Two Directors of the Student Loans Company have resigned after the massive delays in this year’s student loan payments.
Wallace Gray, director of IT, and Martin Herbert, director of marketing and customer service, both resigned from the SLC’s board after a damning report from an inquiry into the payment problems.
The inquiry, which was headed up by Professor Sir Deian Hopkin, stated that the SLC had shown a “conspicuous failure” to deliver the service. The inquiry blamed the failures on “management indecision and over-optimism”.
During the course of the inquiry, it was discovered that the board of the SLC had failed to take quick and appropriate action when the new computer system that was used to process applications failed. This led to staff having to manually input applications themselves.
The inquiry went further and stated that these technical difficulties were made even worse by the SLC’s ‘shut doors policy’ of not communicating, or engaging with, universities, Students Unions and the press about the problems they were having.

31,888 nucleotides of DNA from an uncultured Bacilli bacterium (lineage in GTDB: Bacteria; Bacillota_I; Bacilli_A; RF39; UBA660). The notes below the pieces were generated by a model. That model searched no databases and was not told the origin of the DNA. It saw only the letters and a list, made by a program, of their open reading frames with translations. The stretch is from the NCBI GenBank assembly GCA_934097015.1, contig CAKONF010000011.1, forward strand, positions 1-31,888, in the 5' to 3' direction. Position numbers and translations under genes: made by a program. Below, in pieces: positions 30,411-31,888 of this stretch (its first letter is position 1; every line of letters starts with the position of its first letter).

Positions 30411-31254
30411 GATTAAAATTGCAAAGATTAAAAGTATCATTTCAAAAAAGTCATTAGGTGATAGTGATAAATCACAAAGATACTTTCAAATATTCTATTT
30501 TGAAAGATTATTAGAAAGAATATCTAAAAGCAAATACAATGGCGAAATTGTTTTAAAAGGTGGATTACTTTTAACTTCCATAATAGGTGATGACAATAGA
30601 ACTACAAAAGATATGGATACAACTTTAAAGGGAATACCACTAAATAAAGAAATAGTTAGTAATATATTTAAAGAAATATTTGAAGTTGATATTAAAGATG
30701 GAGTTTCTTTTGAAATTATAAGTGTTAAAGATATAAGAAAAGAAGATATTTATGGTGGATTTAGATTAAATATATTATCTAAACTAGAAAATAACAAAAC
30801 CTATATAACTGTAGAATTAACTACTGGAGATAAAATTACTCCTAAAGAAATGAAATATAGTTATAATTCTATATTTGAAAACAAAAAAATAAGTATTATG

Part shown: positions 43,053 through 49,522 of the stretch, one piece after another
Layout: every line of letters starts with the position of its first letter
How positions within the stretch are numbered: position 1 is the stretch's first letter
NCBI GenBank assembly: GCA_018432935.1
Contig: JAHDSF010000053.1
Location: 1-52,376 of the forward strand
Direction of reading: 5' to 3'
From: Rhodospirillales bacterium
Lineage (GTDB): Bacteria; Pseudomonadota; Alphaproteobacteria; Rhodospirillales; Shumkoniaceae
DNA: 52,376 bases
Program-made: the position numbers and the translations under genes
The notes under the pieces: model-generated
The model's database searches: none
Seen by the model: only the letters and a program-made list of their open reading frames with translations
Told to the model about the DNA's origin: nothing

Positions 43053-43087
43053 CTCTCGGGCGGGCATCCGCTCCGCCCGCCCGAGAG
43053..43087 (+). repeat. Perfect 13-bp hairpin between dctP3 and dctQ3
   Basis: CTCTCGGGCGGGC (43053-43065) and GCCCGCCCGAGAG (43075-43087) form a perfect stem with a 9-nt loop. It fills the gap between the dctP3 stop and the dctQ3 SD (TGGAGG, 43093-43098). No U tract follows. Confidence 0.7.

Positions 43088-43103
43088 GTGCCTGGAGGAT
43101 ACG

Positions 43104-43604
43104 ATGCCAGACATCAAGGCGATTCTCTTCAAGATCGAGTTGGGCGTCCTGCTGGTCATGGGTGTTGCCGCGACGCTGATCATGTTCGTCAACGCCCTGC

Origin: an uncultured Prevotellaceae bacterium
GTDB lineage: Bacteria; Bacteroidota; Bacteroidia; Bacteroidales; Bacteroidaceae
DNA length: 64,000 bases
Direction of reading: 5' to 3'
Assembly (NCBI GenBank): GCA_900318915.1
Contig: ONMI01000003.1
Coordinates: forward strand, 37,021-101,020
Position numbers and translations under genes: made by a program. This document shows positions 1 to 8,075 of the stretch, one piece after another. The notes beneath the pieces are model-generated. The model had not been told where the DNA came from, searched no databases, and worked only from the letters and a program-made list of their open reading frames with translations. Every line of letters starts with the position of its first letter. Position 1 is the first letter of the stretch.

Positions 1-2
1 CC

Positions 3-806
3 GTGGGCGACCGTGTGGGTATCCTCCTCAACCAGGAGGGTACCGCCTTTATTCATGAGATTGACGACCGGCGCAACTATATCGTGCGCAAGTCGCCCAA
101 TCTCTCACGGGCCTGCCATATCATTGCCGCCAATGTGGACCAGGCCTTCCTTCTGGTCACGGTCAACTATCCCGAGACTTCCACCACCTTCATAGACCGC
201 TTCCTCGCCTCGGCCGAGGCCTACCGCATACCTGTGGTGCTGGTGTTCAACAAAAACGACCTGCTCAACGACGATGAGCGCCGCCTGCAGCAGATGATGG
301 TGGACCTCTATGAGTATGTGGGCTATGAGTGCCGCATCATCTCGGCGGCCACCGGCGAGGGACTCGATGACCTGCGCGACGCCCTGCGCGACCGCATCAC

A student from St Hilda’s said “I was waiting over a month for my loan payment and had to go massively into my overdraft until it arrived.”
The Shadow Universities and Skills Secretary, David Willetts said, “This year’s student finance fiasco has been a disaster for students and a disaster for the reputation of ministers. The Government explicitly changed the system of student finance promising that it would be faster and more efficient. But in the first year of its operation the new system went into meltdown and ministers did not act despite warnings that serious problems were emerging.”
He further commented, “Ministers should hang their heads in shame, both for their serial failure and their attempt to pass the buck.”
The Department for Business, Innovation and Skills said that nobody was available for comment.
Meanwhile, the NUS has expressed surprise that the head of the SLC, Ralph Seymour-Jackson, has remained in place, stating, “it will be difficult for students and their families to view Ralph Seymour-Jackson as part of the solution rather than part of the problem.”
The SLC has responded, “We are determined to do whatever it takes to ensure processing and payments are faster next year, so that we can deliver the service that students and their parents have every right to expect. We would like to say sorry again to those customers who have been so let down by us over the last few months.”
It has been suggested that 28,000 students are still waiting to receive their loans and grants.